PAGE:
Smartphone game has crossed the moral line.

Anyone who knows me personally will know that I've always had an objection to computer games. It's not because of the violence or anything like that, but because of the addiction that is inherit with computers and electronic games.

I've lost count of the number of times when I've gotten up at all godly hours in the morning to discover my husband not in bed, because he was playing a stupid computer game (the same game he was playing when I went to bed six hours before). When our son was first born, my husband's addiction to computer games got so bad that we had to put in rules: he wasn't allowed to play any computer games except on a Friday or Saturday night, when he didn't have work the next day. Now that our son is in his late teens, my husband can see the dangers of our son going down the same road, and my husband has been helping me teach our son to manage this special breed of addiction.

However, lately I've noticed that the nature of the advertised games on certain apps has changed. For the first time ever, it's the nature of the games that has me seriously disturbed.

I'll confess that I've taken to playing Capitol Adventurist on my iPhone while eating my breakfast or lunch, but NEVER at dinner. (House rules: no electronics at the dinner table; it's family time, and time for discussion.) Playing Capitol Adventurist in my moments of solitude gives my hands something to do that doesn't require my brain. Just hit the odd button here and there, tap the screen a few times, and off it goes. Take a few bites, pour that cup of latte, then carry on tapping the screen. However, to get the boosts, you have to watch ads for other games.

For the most part, I don't have a problem with that. I'll set the ads going and ignore the phone for 30 seconds. Even though I ignore the phone, I can't help but take note of the types of games being advertised. Most of them are logic puzzles: line games, Sudoku, or Candy Crush knock-offs. However, there is a series of "Choose Your Own Adventure" that has cropped up that has led to this post.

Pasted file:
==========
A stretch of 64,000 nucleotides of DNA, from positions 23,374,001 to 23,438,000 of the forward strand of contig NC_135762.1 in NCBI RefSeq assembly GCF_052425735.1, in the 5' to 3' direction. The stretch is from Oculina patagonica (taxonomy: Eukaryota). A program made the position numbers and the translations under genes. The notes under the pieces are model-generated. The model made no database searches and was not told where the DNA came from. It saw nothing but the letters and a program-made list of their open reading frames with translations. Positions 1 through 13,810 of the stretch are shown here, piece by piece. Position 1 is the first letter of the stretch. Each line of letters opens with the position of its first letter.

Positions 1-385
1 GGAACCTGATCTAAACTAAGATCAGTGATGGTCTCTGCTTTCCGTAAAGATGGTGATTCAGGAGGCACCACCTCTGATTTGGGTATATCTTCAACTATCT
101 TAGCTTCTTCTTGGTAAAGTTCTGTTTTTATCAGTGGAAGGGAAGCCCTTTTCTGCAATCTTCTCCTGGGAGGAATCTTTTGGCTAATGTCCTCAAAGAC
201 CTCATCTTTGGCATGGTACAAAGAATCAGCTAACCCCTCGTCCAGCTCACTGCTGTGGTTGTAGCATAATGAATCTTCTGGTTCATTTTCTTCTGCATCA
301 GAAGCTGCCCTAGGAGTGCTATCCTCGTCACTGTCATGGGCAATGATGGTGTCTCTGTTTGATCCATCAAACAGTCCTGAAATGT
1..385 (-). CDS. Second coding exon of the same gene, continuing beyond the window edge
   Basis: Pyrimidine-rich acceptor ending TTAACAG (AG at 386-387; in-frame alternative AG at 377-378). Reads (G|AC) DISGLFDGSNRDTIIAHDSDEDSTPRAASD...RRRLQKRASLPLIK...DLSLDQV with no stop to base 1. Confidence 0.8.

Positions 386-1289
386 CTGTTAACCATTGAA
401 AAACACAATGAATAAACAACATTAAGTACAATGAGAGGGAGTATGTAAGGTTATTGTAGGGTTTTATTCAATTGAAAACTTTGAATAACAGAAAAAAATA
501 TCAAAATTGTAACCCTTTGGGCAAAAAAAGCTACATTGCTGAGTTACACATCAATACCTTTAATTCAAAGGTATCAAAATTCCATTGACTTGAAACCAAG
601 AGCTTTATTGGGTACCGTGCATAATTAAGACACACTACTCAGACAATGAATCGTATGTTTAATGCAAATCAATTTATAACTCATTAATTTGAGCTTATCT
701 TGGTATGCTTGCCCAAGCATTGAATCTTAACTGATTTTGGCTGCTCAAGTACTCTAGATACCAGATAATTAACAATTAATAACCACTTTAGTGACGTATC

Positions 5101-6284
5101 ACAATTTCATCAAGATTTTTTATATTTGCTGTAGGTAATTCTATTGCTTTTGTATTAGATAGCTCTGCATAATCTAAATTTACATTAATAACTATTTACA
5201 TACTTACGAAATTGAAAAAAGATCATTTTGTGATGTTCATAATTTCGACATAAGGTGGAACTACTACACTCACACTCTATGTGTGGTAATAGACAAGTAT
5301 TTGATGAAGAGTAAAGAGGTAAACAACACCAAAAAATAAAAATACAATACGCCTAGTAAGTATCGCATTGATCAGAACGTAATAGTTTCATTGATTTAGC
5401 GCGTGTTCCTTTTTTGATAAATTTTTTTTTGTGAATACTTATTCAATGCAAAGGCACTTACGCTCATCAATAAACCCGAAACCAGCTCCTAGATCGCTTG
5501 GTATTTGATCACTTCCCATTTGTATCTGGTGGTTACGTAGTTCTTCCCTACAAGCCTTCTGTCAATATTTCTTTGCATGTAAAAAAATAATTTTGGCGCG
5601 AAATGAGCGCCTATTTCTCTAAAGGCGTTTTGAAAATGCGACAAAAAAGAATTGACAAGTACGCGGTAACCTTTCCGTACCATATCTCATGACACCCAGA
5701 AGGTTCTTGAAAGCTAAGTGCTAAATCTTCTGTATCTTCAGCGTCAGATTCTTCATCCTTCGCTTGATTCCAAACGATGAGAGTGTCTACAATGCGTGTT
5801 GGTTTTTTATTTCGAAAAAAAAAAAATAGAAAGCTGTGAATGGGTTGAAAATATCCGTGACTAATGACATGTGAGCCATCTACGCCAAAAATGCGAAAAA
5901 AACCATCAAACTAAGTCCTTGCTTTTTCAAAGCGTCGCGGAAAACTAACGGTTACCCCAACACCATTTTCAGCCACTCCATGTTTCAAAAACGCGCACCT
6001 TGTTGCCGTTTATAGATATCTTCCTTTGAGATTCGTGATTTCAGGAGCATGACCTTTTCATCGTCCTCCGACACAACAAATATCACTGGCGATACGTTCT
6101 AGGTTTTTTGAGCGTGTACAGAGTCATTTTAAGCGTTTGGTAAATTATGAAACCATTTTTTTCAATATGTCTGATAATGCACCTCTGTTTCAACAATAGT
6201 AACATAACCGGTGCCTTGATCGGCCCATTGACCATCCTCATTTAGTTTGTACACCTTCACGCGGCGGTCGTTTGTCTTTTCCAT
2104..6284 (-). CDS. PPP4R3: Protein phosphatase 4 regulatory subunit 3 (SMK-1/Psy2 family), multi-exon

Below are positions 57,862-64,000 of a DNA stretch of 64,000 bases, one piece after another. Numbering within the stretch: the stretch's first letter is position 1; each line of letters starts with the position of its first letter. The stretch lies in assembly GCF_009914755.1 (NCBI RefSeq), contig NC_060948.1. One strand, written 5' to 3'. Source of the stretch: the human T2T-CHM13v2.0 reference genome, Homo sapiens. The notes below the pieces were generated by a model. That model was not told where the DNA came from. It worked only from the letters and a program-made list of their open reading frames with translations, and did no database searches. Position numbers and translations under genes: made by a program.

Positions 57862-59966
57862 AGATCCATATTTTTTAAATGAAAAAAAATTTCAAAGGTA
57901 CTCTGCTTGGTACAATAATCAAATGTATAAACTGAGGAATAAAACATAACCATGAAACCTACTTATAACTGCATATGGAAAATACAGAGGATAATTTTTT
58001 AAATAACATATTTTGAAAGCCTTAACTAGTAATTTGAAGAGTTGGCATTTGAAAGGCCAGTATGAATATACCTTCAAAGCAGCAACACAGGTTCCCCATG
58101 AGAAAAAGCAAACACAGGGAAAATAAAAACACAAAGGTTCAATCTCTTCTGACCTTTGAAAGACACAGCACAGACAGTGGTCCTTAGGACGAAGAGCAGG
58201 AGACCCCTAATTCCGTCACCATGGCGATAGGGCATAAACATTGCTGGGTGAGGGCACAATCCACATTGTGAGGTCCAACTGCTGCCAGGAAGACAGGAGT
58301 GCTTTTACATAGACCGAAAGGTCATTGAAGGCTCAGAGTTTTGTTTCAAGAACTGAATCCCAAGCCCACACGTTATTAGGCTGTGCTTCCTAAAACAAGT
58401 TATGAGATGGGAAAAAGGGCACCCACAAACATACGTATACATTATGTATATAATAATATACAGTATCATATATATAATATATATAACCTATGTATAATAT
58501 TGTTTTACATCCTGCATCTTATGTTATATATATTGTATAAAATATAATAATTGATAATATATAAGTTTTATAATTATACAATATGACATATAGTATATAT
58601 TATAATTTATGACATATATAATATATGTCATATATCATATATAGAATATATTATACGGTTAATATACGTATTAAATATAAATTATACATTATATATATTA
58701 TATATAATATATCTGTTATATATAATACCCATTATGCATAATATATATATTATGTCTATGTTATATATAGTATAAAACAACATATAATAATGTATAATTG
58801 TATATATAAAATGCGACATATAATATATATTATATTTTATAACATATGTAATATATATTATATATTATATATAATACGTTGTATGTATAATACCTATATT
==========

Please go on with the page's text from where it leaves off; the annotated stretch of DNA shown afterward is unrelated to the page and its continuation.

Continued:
The game: Choices. Logical name for a "Choose Your Own Adventure" game. The subject: dating, sexual exploits, cheating, adultery, pregnancy luring, and rage when it doesn't go your way.

The first time the game came across my screen, I was able to ignore it with a "Whatever." It was a woman, twenty something, trying to decide if she would have a drink with a guy or tell him to buzz off. Then it progressed to a woman coming home to find another woman's panties in her lounge; the choices: destroy the apartment or storm into the bed room. The next installment had the upset woman seeking help from a friend, who just happened to be the one who her boyfriend was cheating with. The choices: tell the truth or lie.

But it's the next one that made my skin crawl. Sister is excited that she's pregnant. Choice: "I'm happy for you." or "That's good... I guess." Followed by character sees the sister's boyfriend. "He's hot, so I'll seduce him so he can get me pregnant too." WHAT?! Excuse me! WTF!?! I was seriously gobsmacked. This is a game that is portrayed as innocent fun. Are you kidding?

Then the variant that came across my phone yesterday morning. Woman being interviewed for a job. Man says, "I'm going to hire you as my assistant." Choices: Be Professional or Seduce Him. This is followed by a bodyguard-type character entering the picture and the question "What secrets is he hiding?"

*blink blink* I did not just read that. Someone please tell me that this game is not encouraging office affairs that turn into nightmares with a control freak.

I know these sorts of stories happen in real life, and I know novels written based on these topics sell well. (*cough cough* 50 Shades of Gray) But this is a game being advertised within another game that is rated G. I don't know about anyone else, but I have a serious issue with this.

To make matters worse, the developers behind Capitol Adventurist aren't the ones who dictate which ads get shown. It's some random algorithm that works much like the Google Ads and the Facebook Ads.

Regardless of how that ad came to be on my smartphone, I'm actually more concerned about the game itself. I don't see how anyone could think that this is an acceptable subject for a "Choose Your Own Adventure" game. Whatever happened to the Knight's Quest, or the search for hidden treasure? Has our concepts of reality been skewed that much that we have to make crappy lives in computer worlds too?

As a mother of a teenage daughter, I'm seriously disturbed that these games are even out there. It's hard enough to deal with the negative impressions that she gets about herself because of TV and movies. This is complicated by the fact that she's a dancer, one with my genetics: tall and well endowed. Add these sorts of games to the mix...

At the moment, I feel confident in saying that she doesn't have these games on her phone; she seems to have taken a liking to those maze games timed to music. But that doesn't mean she's not exposed to these games and these topics.

I suppose all I can do is continue to have open conversations with her, reminding her that she is worth something, helping her to develop a healthy attitude toward relationships and self worth.

P.S. I'd love to meet you on Twitter or Facebook.

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© Copyright, Judy L Mohr 2018

Posted in Random, We Let Them In and tagged , , , , .

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